This is the first part of our forthcoming series on freelancing and the gig economy, exploring the 3 major challenges to consider if you’re going to be successful working independently.


You’ve been hearing it for years: “You have a talent for this,” or “I could use 10 other people with your skill set,” or “Can you teach me how you did that?” Kinda cool, isn’t it? After a while, it sinks in. I’m pretty good at this, others appreciate it, and I like doing it, too. So what am I doing dealing with all the hassles of an office job when I could be out there on my own, doing what I want when I want and, just maybe, making even more? You know what? I think I can crush this!

And now you’re out there and, sure, you’re making ends meet and the work itself is pretty decent. But it’s not exactly going gangbusters, and the clients and projects you’re really seeking are somehow out of reach. To top it off, you’re no longer vying with colleagues you work side-by-side with every day, but with a virtual sea of other professionals out there doing the same thing you’re doing. And let’s face it — most of them aren’t too shabby.

That’s when it dawns on you: talent and passion aren’t enough to succeed when you’re in business for yourself. They’re necessary, but they’re far from sufficient. When it comes down to it, it’s the things they didn’t teach you in school that often make the difference in achieving sustainable success.

A friend of mine made this observation based on his own life experience. His mother was a professional pianist. She had attended conservatory and learned to play concertos and sonatas with exquisite skill but initially struggled to find steady and satisfying work. “It’s like they taught her everything about being a world-class concert pianist except how to land a gig performing with an orchestra,” he said.

The first step to making sure your talent is recognized and put to its best use is to shift the focus from yourself and take a fresh look at what your client needs. Potential clients aren’t just looking for a skill; they’re looking for a problem to be solved, often an urgent one.

Get beyond the need for a specific something and try to understand what the client is ultimately trying to accomplish and why that’s important. When you can convey your understanding of the real problem and position yourself as someone with the ability to solve it, then you’re getting somewhere. While your expertise might get you noticed, being able to understand a client’s needs and helping to solve a problem will take you to the next level.

Quick tip: Try to identify your client’s primary “pain point.” Listen carefully to not just the “what” of their situation but also the “why” and “how” things might be different for them and their organization if the pain point can be addressed.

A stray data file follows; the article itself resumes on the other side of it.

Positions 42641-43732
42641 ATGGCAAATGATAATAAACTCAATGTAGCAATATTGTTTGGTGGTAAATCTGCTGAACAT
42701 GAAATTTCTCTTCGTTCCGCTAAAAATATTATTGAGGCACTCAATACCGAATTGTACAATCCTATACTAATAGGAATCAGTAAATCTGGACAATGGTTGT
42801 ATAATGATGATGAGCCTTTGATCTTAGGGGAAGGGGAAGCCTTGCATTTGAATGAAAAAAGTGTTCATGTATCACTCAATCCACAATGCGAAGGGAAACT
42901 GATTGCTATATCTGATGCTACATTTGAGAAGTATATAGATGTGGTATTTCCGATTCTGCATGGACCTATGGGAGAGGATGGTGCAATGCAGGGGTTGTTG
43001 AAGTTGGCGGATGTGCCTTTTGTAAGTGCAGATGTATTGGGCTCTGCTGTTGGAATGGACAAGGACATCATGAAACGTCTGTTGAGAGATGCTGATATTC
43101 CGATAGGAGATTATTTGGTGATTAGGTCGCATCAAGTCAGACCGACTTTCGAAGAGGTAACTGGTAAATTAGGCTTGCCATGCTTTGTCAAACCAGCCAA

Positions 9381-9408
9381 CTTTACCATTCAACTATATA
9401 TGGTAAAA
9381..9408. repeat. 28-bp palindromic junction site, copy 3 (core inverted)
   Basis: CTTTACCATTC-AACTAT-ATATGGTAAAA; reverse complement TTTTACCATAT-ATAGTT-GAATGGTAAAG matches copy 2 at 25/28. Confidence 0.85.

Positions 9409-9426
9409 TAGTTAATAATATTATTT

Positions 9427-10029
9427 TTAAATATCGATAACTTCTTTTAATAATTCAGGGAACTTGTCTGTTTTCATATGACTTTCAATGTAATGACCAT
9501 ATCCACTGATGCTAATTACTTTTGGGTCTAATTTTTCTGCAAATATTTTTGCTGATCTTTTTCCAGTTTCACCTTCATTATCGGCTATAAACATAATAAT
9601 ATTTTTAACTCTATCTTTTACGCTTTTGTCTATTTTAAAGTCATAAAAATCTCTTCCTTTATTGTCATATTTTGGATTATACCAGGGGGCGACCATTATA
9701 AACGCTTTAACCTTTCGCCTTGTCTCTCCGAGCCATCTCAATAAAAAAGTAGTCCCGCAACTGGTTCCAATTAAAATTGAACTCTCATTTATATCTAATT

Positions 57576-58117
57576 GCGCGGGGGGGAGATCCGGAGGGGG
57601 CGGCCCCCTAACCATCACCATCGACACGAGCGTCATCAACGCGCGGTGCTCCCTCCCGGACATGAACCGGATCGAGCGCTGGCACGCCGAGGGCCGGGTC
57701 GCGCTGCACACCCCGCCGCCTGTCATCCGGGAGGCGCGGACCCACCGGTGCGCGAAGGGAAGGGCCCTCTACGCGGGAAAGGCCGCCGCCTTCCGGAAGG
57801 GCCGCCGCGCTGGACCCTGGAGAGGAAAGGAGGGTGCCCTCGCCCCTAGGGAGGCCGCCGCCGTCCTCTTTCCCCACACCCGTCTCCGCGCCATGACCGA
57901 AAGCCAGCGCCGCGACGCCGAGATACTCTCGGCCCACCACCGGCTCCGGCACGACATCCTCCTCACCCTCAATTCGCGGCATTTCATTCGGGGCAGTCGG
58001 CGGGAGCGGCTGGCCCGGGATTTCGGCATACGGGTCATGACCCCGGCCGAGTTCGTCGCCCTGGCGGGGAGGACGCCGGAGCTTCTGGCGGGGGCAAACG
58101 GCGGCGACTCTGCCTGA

Now, back to you. Depending on your field, you might be one of thousands out there vying for many of the same coveted projects or companies. You need to find a way to make yourself stand out. You have to be able to brand yourself and offer a distinct and compelling value proposition. A freelancer with a flair for etymology made this point: “The word talent comes from the Greek word talentos, which translates to “monetary value” — you have to remember that you have to deliver value to the people who invest in you.

So what do you uniquely offer? The answer is yours to determine, but it might be good to not focus in too narrowly on a particular skill or ability. Often value comes not from being able to do one thing better than your competitors, but from being able to do a great number of things quite well. In fact, many successful freelancers will tell you that a varied and dynamic skillset allows them to establish multiple revenue streams, seek more varied opportunities, and provides insurance should any one skill fall out of demand.

Quick tip: Check out Strategyzer or another similar platform and start to play with their value proposition tools. They allow you to distill your observations about what clients really have on their minds and how your services and solutions provide a compelling way to address their needs.

Being aware of your unique value proposition is the first step. But once you’ve determined your strengths, there is still work to be done, and it may vary for each client. The key is to make an effort up front and constantly revisit and reevaluate how you can be most useful and what sets you apart from the pack. This level of reflection will quickly push you towards the front of the line.

 

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Ask yourself these 3 questions before making the jump to freelance.

 

For those of you who aren’t currently freelancing but are giving it some serious consideration, hopefully this gives you perspective on the realities of this type of work and the differences from what you might have experienced thus far in your career. If you’d like to dive deeper on that topic, please attend this complimentary webinar on Jan. 18, sponsored by MBO Partners.

4 thoughts on “Freelance Success: Defining Your Value to Stand Out

  1. Ranee LONG says:

    This is a great topic and article. Thank you. I would like to join in the complimentary webinar on Jan. 18, sponsored by MBO Partners. How can I join and learn further ?

    1. George Hallenbeck says:

      Please try the link embedded in the article or go to https://www.mbopartners.com/webinars. Thanks for your interest and I hope you can attend the webinar.

      George Hallenbeck

  2. I’ve been independent off and on for 20+ years. Here’s my criteria if someone asks my advice: If the first question asked is what I do about insurance, I tell them freelancing isn’t for everyone. However, if the first question asked is how I get business, I give them some tips and tell them to go for it!

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